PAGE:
Microfinance started as a simple idea: to provide loans to poor entrepreneurs. Today it is a much more diverse and dynamic sector, and includes institutions that provide savings and remittance services, sell insurance, and offer loans for a wide range of purposes. The idea now is to focus on bringing a range of financial services to the underserved. The institutions that focus on this mission vary in the income levels of the customers they serve, their use of subsidies, and the breadth and quality of services offered. This diversity also presents microfinance providers new opportunities as well as trade-offs.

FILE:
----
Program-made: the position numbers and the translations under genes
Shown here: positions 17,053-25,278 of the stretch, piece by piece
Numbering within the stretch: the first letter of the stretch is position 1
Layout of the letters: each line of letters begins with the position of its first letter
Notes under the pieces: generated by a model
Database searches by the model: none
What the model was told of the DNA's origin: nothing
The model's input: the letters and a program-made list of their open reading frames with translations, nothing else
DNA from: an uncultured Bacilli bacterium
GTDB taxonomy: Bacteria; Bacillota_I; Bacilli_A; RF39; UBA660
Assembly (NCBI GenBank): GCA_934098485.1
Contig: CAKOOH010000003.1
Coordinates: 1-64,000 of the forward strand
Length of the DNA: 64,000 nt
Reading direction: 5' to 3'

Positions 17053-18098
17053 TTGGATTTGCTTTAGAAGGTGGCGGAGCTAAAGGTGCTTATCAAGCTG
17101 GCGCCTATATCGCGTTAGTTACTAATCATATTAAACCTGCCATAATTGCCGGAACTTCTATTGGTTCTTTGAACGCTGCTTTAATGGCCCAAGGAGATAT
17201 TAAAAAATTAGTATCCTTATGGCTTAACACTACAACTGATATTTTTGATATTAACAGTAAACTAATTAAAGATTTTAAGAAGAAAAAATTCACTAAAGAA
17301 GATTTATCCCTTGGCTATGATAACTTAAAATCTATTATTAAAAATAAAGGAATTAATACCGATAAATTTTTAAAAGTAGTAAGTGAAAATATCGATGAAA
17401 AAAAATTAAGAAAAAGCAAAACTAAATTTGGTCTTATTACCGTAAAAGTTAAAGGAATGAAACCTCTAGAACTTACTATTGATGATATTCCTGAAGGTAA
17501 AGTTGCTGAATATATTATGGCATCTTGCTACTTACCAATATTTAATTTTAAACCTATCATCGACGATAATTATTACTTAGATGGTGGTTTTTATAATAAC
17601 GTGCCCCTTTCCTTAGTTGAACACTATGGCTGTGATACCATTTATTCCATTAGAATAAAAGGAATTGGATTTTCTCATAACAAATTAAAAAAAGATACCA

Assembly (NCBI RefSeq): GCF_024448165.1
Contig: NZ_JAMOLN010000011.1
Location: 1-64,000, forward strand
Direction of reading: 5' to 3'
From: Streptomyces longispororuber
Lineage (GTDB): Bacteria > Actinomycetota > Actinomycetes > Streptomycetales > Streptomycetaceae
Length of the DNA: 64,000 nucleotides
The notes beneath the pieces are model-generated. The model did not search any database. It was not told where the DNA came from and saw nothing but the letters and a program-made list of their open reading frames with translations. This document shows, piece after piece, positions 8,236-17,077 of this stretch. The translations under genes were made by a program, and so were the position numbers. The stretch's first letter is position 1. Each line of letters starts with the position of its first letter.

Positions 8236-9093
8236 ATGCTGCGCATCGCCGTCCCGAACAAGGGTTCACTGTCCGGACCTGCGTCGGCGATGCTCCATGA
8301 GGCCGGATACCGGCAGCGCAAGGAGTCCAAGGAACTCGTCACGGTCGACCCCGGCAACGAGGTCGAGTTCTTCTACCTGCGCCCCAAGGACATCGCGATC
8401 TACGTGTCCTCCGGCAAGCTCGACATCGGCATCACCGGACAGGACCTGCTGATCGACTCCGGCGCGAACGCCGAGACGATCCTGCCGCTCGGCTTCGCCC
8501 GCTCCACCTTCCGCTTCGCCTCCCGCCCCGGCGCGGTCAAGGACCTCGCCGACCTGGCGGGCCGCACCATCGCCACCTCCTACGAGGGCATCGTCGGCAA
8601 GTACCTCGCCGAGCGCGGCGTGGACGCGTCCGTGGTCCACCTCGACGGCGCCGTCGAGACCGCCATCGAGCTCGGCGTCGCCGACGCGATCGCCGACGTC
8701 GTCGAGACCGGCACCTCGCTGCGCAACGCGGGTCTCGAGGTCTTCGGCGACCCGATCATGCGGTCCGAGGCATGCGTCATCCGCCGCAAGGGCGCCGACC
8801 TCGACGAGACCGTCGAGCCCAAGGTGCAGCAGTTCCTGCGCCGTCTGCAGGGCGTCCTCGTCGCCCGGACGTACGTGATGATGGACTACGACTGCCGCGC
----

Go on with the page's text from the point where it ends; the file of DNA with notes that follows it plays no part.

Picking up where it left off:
When Muhammad Yunus and Grameen Bank won the Nobel Peace Prize in 2006, the world community celebrated the ways that expanding financial access can improve the lives of the poor. Many microfinance “insiders” have been working toward a second goal as well: to find ways to provide microfinance on a commercial basis, without long-term subsidies. The argument that microfinance institutions should seek profits has an appealing “win-win” resonance, admitting little trade-off between social and commercial objectives. Should institutions move up-market to provide larger loans and improve financial performance? Is deposit-taking feasible at such scales? Can socially-minded institutions survive commercial competition and regulation without re-defining their mission?